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Acasti Pharma is a billion dollar company, Alex Ruus says

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ALEX RUUS

Acasti Pharma’s (Acasti Pharma Stock Quote, Chart, News: TSXV:ACST) downstream economics look appealing, says Alex Ruus, portfolio manager with Arrow Capital Management, who says that the company could be tapping into a $2-billion market with its cardiovascular drug CaPre, currently starting Phase 3 trials.

Last month, Laval-Quebec’s Acasti Pharma reported the first patient randomized in its TRILOGY Phase 3 program for CaPre, an omega-3 phospholipid being developed for the treatment of hypertriglyceridemia. Said to affect one-third of the US population, the condition is a contributor to increased risk of cardiovascular disease and pancreatitis.

“We have initiated our pivotal Phase 3 program to demonstrate the effectiveness of CaPre to lower very high levels of triglycerides as well as to potentially improve patients’ broader lipid profile, which could position our product as best in class in the marketplace,” said Jan D’Alvise, president and CEO of Acasti Pharma in a press release. “We continue to execute on our timeline to obtain the topline data from TRILOGY by the end of 2019, which along with data from CaPre’s two Phase 1 and two Phase 2 trials, will support our submission of a new drug application to the FDA.”

Acasti’s share price has been stuck below the two dollar range over the past couple of years, after tumbling from a $41.00 high in 2013. That only adds to its appeal, says Ruus who labelled it one of his top picks.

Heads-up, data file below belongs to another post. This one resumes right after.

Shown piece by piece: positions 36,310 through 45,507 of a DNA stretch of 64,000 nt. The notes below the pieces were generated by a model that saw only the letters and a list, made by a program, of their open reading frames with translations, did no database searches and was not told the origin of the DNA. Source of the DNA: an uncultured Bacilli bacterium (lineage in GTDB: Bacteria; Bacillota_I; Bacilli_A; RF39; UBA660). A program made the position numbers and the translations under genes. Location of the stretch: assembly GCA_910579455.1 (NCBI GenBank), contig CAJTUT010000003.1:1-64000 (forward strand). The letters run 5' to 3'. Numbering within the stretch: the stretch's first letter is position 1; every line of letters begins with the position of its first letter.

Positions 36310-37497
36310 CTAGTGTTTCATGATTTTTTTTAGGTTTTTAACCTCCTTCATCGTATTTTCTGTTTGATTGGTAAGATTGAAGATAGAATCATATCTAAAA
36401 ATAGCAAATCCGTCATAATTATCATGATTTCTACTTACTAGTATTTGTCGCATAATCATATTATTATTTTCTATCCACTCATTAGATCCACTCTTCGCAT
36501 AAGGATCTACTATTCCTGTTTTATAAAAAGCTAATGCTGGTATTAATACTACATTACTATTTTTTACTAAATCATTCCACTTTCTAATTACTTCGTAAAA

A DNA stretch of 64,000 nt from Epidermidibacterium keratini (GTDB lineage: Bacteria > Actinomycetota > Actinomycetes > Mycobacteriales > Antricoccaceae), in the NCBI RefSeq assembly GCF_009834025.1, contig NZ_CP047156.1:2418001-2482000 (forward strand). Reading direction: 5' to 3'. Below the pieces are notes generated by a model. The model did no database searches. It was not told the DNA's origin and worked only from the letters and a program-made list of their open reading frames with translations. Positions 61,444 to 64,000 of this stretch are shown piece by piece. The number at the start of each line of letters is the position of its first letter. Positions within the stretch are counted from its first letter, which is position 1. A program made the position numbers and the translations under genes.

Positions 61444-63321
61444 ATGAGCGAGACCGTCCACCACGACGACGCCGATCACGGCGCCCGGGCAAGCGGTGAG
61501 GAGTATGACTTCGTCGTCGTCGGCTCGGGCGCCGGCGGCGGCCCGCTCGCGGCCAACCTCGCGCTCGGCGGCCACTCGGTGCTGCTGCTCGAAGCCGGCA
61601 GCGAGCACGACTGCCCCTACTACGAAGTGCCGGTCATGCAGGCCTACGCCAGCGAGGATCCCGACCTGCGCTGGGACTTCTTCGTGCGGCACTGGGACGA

“This is a company with no revenues today, but the really exciting thing is you see the stock go nothing but down over the last several years but they’re finally into phase three trials. Once they get the patients enrolled you’ll start to see results over the next 12 months,” Ruus said in conversation with BNN. “The beauty is that this is a $30 million market cap company. Easily half of that is sitting in cash on the balance sheet.”

In December, Acasti closed on a round of financing which together with the over-allotment option amounted to $13.6 million, the proceeds of which are being used to progress CaPre through its Phase 3 program.

“The early stage trials say that the drug is more efficacious and has less side effects than the current drugs on the market of which current sales globally are around $2 billion,” says Ruus. “So we think that when this drug gets approved once the phase three trial is finished, it will take a massive share. Frankly I’ll be surprised if the company is still around. It’ll probably get taken out by a bigger pharma company.”

This past November, Acasti announced it had entered into a non-binding term sheet agreement with a leading China-based pharmaceutical company for the commercialization of CaPre in Asia (negotiations still ongoing).

Ruus says the potential upside is big. “You’ll laugh when you hear my target — I’ve got a one-year target of US$2.00 or C$2.60, which is a double, and three years out we’re talking $10.00 because the company should be worth over a billion dollars if things work here,” he says.

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About The Author /

Jayson is a writer, researcher and educator with a PhD in political philosophy from the University of Ottawa. His interests range from bioethics and innovations in the health sciences to governance, social justice and the history of ideas.

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